Basic Concepts. Introduction to the
Importance of Quality in Modern
Key Strategies of Management Based
on the Quality Criterion
1. The role of Quality in the Company Management
COMMON FEATURES OF COMPANIES WHICH SUC-
CEEDED WITH THE QUALITY OF PRODUCTS Quality is regarded as a strategic objective and appropriately man-
Deep involvement of the directors is regarded as a key element
Training in quality at all levels
Change of the corporate culture to a pro-quality one including all
The leading thought of the strategy is constant focusing on the cus-
Quality management integrating:
- production and marketing, - actions requiring the cooperation of different depart-
- technologies and meeting the customer requirements Quality management regarded as a process requiring constant im-
Culture and not the product. Increasingly, in order to defeat their competitors,
companies are faced with the necessity to promote their culture or brand and
not only their products. Such companies as BMW or Sony sell the image which
is called "quality"
A British retail chain, the Body Shop, sells an image of being "environmentally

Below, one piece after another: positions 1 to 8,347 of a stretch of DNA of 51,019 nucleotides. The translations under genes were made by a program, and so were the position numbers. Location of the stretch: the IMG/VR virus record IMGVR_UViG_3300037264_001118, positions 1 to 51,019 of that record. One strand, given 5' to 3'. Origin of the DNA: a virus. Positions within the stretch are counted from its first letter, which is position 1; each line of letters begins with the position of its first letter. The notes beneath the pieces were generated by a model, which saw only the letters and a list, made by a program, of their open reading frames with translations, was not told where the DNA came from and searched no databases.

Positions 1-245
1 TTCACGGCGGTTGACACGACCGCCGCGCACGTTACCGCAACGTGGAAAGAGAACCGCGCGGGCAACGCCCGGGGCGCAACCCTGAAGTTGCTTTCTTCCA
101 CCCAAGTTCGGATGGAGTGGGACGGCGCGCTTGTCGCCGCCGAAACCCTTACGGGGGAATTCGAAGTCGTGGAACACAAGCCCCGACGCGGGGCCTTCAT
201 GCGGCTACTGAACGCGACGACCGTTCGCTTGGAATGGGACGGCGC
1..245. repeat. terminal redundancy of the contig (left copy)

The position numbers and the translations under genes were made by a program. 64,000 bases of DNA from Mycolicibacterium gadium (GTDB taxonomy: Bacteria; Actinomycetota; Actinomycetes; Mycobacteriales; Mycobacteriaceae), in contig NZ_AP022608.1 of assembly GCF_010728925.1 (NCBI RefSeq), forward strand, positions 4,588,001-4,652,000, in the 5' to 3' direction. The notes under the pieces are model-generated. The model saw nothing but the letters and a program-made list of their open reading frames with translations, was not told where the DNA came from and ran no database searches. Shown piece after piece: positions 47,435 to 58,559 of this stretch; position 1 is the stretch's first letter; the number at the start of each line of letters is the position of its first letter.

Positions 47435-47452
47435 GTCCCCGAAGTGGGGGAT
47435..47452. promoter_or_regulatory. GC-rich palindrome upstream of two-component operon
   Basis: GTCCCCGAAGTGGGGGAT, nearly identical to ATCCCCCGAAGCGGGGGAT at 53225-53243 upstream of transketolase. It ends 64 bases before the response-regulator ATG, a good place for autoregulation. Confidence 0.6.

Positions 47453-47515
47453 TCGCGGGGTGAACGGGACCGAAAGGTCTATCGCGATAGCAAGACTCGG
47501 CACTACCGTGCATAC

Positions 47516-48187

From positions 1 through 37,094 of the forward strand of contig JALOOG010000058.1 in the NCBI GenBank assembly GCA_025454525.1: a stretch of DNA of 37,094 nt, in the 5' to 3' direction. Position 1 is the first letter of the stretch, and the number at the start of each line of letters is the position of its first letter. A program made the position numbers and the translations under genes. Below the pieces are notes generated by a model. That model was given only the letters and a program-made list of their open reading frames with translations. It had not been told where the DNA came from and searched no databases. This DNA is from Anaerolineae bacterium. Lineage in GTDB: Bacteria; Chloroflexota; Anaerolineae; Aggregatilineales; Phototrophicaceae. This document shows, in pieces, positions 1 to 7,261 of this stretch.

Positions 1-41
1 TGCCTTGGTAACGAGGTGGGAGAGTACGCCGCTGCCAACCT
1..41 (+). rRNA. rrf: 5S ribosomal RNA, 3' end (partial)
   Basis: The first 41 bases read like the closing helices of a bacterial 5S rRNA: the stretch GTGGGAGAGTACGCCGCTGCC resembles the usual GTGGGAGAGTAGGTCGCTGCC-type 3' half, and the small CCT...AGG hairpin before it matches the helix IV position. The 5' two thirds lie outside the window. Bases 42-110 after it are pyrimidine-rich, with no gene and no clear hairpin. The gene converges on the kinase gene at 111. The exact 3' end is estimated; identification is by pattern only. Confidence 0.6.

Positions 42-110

friendly". However, such a message will be convincing to the customers only
when an appropriate culture flourishes throughout the company. Japanese
managers are taught about it throughout the whole period of their professional
career; in Western business schools there are still difficulties in teaching this
concept. But they must learn about it. Robert Haas
Director General of Levi Strauss
(The Economist, 2.03.1991 r.)
IF YOU DO NOT INVEST IN QUALITY, YOUR DAYS ON
THE MARKET ARE NUMBERED. Michael Dove
Director Express Lifts Northampton
2. Importance of Customers
Are the most important persons in each activity.
Are not dependent on us. It is us who are dependent on them. Do not disturb our work. They are its objective.
They do us a favour when they come.
We do not do them courtesy servicing them.
They are a part of our organisation and not persons from outside.
They are not only a part of the statistics but true humans who feel
and react as we do.
They come to us with their needs and wishes, and our task is to satis-
They deserve as much kindness and attention as we can give
They are the essence of each business. We would not exist without
BASIC QUESTIONS OF CUSTOMERS:
What can I expect when I buy a product? product or service specification Is it what I expected?
compliance with the declared characteristics Does it meet my expectations at all times? reliability of the product How much do I have to pay? value of the product in relation to the price When will I get this? delivery (fast and timely)